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My dad is demanding I return all gifts before moving out

Dear Newsweek, I’m getting ready to move out of my parents’ house. One parent, the primary breadwinner, says that everything that was paid for with his money, including gifts, belongs to him. The other parent, who also works, is scared of that parent but says that gifts and other things that people buy for others belong to their recipients. They share a bank account.

I have bought items for myself, with my own money and gift cards, and most of what I call my possessions were bought by my parents, with my parents’ money, for me. I don’t want them to call the police on me for theft when I leave.

How should I handle my parents’ differences in opinion regarding ownership, especially as it relates to what I can pack without legal trouble?

Alicia, Unknown

Newsweek’s “What Should I Do?” offers expert advice to readers. If you have a personal dilemma, let us know via [email protected]. We can ask experts for advice on relationships, family, friends, money and work and your story could be featured on WSID at Newsweek.

A stock image of a teenager packing her belongings. A Newsweek reader has asked for advice about the ownership of her belongings that were purchased by her parents.
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Moving Out Is a Good Decision

Ruth E. Freeman is founder and president at Peace at Home Parenting Solutions, which delivers classes to encourage better communication. She is also a psychotherapist who has worked with families in crisis to offer parenting education to a variety of situations.

This sad scenario reveals the father’s values quite clearly—money over people. However, the most concerning issue is the fear in this family. The daughter reports that mom is afraid of dad and the daughter herself fears that he will send the police after her. The good news is that the daughter is getting out of the house!

First, let’s be clear that gifts belong to recipients. Second, what is dad going to do with his daughter’s belongings? How are they of use to him? It seems he wants to simply be in control, and claiming these things is one way to do it. But all that aside, hopefully, the daughter will not be intimidated by dad and recognize that he would have a hard time convincing police that his daughter’s belongings are actually his.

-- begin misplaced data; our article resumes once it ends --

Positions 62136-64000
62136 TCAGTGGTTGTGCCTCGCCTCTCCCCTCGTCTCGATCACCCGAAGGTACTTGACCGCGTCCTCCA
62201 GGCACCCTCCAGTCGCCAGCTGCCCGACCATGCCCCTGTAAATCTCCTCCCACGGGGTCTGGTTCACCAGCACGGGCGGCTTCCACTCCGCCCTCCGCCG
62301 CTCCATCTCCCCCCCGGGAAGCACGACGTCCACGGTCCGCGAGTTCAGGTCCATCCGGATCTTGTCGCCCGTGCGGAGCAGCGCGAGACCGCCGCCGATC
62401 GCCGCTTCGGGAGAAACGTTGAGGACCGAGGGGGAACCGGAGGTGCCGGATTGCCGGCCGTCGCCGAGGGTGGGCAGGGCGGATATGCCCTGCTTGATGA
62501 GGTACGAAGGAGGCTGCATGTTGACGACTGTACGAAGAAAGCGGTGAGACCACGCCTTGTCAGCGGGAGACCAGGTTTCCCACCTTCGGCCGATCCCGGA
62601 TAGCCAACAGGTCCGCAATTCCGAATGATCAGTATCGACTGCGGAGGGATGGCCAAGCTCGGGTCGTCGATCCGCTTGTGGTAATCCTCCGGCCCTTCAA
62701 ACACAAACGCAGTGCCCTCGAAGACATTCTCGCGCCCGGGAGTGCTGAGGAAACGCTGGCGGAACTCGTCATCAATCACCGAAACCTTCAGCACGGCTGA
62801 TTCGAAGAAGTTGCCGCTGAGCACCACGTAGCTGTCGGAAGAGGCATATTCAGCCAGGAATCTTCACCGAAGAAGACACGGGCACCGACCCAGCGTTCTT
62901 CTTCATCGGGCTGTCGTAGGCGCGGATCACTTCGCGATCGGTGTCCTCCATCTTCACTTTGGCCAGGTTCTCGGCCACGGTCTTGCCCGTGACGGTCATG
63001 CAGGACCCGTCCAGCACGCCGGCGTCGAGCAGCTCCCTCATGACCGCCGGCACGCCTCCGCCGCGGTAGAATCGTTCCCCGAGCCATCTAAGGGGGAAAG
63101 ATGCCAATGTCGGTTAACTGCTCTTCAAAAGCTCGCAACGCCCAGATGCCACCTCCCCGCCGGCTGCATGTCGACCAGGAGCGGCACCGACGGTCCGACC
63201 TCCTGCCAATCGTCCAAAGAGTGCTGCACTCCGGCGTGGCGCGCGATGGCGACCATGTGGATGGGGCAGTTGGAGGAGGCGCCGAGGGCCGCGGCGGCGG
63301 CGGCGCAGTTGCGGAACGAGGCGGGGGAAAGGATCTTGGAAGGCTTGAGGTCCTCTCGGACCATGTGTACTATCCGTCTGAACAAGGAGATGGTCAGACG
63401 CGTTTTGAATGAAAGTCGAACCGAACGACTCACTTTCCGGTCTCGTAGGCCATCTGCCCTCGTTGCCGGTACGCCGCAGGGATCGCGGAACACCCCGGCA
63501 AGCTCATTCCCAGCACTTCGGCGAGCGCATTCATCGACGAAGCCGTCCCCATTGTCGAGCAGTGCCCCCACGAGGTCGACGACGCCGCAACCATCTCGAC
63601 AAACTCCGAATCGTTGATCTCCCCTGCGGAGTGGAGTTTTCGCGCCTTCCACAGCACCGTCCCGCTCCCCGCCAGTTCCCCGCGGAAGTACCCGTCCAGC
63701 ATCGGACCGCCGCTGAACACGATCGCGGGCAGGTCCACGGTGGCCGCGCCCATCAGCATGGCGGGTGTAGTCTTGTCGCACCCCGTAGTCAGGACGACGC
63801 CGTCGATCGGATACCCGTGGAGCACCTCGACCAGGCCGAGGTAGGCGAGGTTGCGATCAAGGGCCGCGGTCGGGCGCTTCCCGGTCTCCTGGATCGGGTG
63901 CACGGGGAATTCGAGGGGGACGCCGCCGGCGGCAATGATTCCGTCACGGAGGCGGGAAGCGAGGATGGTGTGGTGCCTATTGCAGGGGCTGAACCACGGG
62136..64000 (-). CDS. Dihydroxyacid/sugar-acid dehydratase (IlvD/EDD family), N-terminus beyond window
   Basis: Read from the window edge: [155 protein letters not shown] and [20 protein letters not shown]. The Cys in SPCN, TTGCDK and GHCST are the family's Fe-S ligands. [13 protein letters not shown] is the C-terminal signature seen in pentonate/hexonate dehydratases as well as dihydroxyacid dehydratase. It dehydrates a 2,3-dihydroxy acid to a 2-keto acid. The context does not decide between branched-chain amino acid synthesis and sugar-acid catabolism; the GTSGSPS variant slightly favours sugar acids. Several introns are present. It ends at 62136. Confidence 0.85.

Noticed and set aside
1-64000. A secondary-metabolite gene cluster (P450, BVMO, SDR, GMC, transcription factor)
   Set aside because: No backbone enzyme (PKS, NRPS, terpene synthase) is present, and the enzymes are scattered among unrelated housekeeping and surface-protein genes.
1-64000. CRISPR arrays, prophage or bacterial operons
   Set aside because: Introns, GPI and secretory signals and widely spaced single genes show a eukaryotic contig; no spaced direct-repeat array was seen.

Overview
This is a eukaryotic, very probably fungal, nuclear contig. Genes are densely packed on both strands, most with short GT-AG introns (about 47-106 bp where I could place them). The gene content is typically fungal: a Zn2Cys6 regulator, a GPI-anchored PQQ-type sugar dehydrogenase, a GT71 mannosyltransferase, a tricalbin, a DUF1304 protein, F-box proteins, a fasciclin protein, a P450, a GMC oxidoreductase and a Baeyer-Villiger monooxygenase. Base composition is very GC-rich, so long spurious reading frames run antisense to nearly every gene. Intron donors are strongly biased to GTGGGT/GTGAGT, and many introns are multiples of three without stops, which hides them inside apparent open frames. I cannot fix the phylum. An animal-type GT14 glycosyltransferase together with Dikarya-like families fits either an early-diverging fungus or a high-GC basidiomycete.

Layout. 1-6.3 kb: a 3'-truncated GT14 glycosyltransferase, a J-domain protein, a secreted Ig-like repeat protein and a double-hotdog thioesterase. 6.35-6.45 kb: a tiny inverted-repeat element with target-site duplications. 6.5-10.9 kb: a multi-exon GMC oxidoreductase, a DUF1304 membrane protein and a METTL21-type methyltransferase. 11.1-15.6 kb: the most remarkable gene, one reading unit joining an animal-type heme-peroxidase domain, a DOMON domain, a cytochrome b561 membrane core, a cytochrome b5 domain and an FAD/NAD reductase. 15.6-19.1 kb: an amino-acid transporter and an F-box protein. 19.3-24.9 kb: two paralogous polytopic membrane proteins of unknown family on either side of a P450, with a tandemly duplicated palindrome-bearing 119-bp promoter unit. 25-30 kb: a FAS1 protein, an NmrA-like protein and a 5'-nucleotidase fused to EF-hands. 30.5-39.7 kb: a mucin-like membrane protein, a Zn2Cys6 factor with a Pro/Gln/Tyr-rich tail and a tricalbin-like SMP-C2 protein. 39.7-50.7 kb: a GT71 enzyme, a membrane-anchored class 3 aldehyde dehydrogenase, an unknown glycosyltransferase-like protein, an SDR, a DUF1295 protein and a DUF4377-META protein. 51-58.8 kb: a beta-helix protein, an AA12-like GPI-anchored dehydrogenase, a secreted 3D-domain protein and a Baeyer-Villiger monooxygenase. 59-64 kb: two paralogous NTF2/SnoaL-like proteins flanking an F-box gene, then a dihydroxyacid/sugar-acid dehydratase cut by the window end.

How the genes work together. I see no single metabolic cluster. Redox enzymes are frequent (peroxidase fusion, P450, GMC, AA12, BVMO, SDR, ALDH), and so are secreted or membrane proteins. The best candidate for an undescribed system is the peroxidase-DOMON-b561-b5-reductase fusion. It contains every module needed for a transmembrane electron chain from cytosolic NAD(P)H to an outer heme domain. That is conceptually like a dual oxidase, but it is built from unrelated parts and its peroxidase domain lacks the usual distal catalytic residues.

Second, if by some remote chance, dad could actually engage the police in this ridiculous endeavor, the daughter can simply return whatever dad is claiming. Hopefully, she will simply take whatever she believes to be hers and let dad deal with it. Probably would be a good idea to move out when he isn’t home and get some friends to help her. When a young adult in the family is about to launch, we at Peace At Home Parenting encourage parents to be supportive, and excited about the future and do what they can to inspire courage and confidence in their children. Dad has fallen seriously short on this approach, but kudos to his daughter for managing to move out anyway!

Gifts Are the Property of the Recipient

Harriet Newman Cohen is a family law attorney based in New York City. She is a founding partner of Cohen Stine Kapoor LLP, providing representation in contested trials and settlements. She is a negotiator and trial attorney who handles all aspects of matrimonial and family law.

Gifts are the property of the recipient. A “gift” is anything your parents or a third party gave you, whether for a birthday, holiday, or just to make you happy. If something was intended for you, given to you, and accepted by you, it’s a gift, and it’s yours, not your parents. The gift has to have been given to you with no strings attached. Otherwise, it’s not a “gift,” it’s a “contract.” As for your personal effects and other belongings, such as books, CDs, electronic equipment, furniture, furnishings, that were not gifts, your receipts will be helpful to prove the property belongs to you.

Parents have an obligation to support their children up to age 18 in most states, 19 in four states, and 21 in New York and three others. Over the age of majority, however, parents do not have a legal obligation to support their children. Whatever they paid for after you reached the age of majority might belong to them, not you, unless they gifted it to you.

A majority of young adults today live with their parents—the highest number since the Depression. They may contribute to paying the rent, food, laundry, and so on. What your parents paid for once you are past the age of majority may not be yours to take unless it was a gift. It sounds like your mother doesn’t have agency over what she’d like to give you.

Unless your parents are splitting up, it’s hard to know what your mother could give you lawfully and without incurring the wrath of your father. If they split up in the future, however, the laws of the state where they live can decide who owns what. Best to have a talk with your parents before you move out, if that is practical, as to what you can take with you and what you may owe them to avoid police activity.

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